Written By: Christopher B. Dolan and Vanessa C. Deniston
This week’s question comes from Jim C. in Bernal Heights who asks: I’m currently working on a job site in the city. We are building a subterranean parking garage and we use heavy equipment every day. The guy that drives the excavator is not the most reliable and occasionally he doesn’t show up to work. On these occasions, my supervisor, the foreman, who I am fairly certain has not been trained on the equipment, hops in and operates it in his place. I have also noticed that the lights and the back-up alarm aren’t working. The foreman almost backed up into the cement mixer yesterday, which would have been disastrous. Having worked on job sites for over a decade, I know this isn’t safe, but I am afraid I’ll be fired if I bring this up to the foreman’s supervisor. No accidents have occurred yet, but I’m worried. How should I address these safety risks?
Dear Jim C.: Thank you for your question, Jim. You are right to be concerned. Work environments, especially construction sites, are often rife with safety hazards that must be closely monitored. Certainly, if your foreman is operating heavy equipment and is not trained on the equipment, this not only exposes your company to liability should anything go wrong, but also poses a significant risk to you and others on the job site. This, compounded with some of the excavator controls not operating properly, causes serious safety risks. There are a number of steps you can take to ensure the safety issues are addressed.
The key is your initial complaint must be either verbal or written to someone in a position of authority, preferably the foreman’s supervisor, and must be framed in the context of work safety. If you told the foreman supervisor, for instance, that you thought it was unprofessional and unfair that the person actually trained on the excavator was permitted to skip work without repercussions, this would not be enough in itself to alert your employer you are making a workplace safety complaint. The best course of action is to put your concerns in writing, preferably in an email which affixes a date and time stamp, and share them with the foreman’s supervisor. Be specific, citing examples of the unsafe conditions or conduct you observed and when you observed it.
You may have some further hesitancy, as you aren’t positive the foreman isn’t trained on the excavator. Don’t let this deter you from making a complaint if you have reason to believe he is not trained or if it appears he is operating the excavator in an unsafe manner (i.e. using heavy equipment without functioning back-up warnings, failing to wear proper safety equipment or follow proper protocols concerning the equipment.) You may not have all the information necessary to make a definitive determination whether or not the conduct is actually safe, but the law encourages employees like yourself to speak up if you have reason to believe it is unsafe. In other words, if you see something, say something.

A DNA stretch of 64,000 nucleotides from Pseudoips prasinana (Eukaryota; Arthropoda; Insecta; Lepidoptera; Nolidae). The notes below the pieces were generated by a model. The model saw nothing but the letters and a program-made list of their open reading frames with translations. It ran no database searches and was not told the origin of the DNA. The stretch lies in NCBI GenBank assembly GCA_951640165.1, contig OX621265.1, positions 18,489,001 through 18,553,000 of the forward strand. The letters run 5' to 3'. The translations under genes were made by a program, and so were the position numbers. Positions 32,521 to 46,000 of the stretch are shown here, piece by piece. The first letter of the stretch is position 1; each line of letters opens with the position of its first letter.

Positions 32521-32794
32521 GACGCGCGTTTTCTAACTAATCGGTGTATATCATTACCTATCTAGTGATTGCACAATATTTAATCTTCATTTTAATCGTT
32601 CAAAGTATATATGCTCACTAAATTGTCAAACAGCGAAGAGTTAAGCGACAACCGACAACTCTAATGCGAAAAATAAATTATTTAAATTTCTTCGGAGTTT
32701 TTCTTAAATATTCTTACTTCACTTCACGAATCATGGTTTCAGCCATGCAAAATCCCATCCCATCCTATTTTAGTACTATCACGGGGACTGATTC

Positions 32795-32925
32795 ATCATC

While construction zones are typically the most common work environment where safety hazards arise, the law on unsafe work conditions is certainly not confined to any one kind work environment. Unsafe conditions can arise in many different contexts in many different environments. Unsafe conditions can range from poor lighting conditions in a staff parking lot located in a high crime area, to exposure to toxic chemicals in a confined space, to a co-worker displaying violent tendencies or bringing a firearm to work.
Your fear of making complaints is understood. If you are hesitant to tell your employer, you have the option to make an anonymous complaint to Cal/OSHA. They are the government entity tasked with making sure workplace safety and health regulations are properly observed.
However, California law protects workers who complain of safety issues. Under the California Labor Code, employees who come forward and voice good faith safety concerns about their workplace are protected from retaliation. Specifically, CA Labor Code §6310 prohibits an employer from discharging or otherwise discriminating against any employee because the employee has made any oral or written complaint about workplace safety. Three elements are required to support a retaliation claim for raising workplace safety complaints:
(1) the employee must have made complaints about workplace safety to his employer;
(2) the employer must have then subjected him to an adverse employment action; and
(3) there must be a causal link between the workplace safety complaint and the employer’s action.
Once you make the complaint, if you find that you are suddenly being treated differently, such as your hours being cut, you are disciplined for minor issues, or you are treated with aggression or hostility, you may be experiencing retaliation related to your complaint. This is prohibited by law and you should report the retaliation to the foreman supervisor immediately. If you are experiencing harassment or have suffered a demotion or termination following a workplace safety complaint, you should reach out to an attorney for assistance as soon as possible.